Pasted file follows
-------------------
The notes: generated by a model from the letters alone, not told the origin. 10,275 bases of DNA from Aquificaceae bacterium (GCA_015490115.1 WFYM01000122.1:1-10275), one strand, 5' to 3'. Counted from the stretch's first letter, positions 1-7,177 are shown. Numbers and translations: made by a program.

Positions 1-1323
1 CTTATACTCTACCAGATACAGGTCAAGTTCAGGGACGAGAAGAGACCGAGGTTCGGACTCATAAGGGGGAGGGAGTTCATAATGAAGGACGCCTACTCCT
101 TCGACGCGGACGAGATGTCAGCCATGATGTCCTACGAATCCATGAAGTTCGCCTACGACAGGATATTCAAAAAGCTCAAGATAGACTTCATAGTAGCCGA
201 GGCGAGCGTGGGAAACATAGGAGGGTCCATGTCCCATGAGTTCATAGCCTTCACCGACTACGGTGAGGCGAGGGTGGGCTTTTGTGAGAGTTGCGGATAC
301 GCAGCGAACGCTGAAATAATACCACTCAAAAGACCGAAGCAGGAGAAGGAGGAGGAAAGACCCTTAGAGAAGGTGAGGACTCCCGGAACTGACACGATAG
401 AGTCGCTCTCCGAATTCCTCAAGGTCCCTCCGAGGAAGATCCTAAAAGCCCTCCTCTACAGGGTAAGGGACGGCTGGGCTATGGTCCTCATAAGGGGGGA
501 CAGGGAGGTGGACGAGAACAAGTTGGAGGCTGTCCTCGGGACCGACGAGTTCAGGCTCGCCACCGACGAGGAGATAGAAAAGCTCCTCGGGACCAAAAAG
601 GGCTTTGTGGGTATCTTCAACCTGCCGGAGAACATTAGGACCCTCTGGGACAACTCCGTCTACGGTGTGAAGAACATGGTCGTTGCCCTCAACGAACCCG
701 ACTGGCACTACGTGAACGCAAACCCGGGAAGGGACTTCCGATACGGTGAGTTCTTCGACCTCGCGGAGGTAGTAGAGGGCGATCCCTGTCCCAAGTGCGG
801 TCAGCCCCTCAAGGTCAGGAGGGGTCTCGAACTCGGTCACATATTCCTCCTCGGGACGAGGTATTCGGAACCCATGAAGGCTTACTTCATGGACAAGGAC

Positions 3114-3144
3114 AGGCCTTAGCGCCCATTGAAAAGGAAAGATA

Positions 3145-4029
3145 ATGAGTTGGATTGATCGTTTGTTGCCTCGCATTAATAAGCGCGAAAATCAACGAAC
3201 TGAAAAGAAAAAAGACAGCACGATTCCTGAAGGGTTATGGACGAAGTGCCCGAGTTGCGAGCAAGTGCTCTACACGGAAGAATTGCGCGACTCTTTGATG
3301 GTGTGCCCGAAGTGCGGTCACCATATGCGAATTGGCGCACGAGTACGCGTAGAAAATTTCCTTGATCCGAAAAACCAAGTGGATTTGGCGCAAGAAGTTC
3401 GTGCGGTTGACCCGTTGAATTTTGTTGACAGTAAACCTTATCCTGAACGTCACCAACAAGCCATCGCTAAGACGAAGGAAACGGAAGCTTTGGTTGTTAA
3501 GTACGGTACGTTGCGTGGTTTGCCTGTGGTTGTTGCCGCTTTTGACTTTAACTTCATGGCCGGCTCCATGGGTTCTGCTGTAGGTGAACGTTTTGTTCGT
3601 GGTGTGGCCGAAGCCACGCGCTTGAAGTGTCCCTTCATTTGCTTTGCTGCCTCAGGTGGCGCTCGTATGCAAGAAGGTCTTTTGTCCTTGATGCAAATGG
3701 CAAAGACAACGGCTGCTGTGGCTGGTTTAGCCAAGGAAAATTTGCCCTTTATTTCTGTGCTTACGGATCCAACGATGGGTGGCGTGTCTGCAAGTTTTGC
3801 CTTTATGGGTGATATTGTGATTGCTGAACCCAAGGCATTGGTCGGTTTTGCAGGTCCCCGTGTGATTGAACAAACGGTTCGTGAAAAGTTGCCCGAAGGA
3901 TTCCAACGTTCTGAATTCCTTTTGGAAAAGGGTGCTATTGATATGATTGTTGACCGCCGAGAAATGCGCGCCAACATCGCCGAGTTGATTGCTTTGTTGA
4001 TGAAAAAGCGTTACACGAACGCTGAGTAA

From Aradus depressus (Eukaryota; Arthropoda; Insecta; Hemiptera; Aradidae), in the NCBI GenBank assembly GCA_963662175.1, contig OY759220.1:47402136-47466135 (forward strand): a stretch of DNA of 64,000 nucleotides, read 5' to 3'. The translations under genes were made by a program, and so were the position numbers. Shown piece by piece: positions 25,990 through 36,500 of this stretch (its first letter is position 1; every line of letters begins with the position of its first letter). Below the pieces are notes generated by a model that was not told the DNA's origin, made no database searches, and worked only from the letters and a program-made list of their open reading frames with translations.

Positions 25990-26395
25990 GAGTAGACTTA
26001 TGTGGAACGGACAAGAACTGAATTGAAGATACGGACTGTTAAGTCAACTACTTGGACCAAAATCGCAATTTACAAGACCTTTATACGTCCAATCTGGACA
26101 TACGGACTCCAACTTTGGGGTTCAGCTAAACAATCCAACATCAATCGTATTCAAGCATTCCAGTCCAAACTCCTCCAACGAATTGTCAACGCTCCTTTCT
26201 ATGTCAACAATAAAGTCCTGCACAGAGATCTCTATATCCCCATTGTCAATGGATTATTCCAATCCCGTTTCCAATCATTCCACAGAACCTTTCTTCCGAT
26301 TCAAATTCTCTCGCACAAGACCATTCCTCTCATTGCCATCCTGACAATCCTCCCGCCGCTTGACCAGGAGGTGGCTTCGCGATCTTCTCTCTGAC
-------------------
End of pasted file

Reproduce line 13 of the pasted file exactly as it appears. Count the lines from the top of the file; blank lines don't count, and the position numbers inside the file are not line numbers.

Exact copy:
3114 AGGCCTTAGCGCCCATTGAAAAGGAAAGATA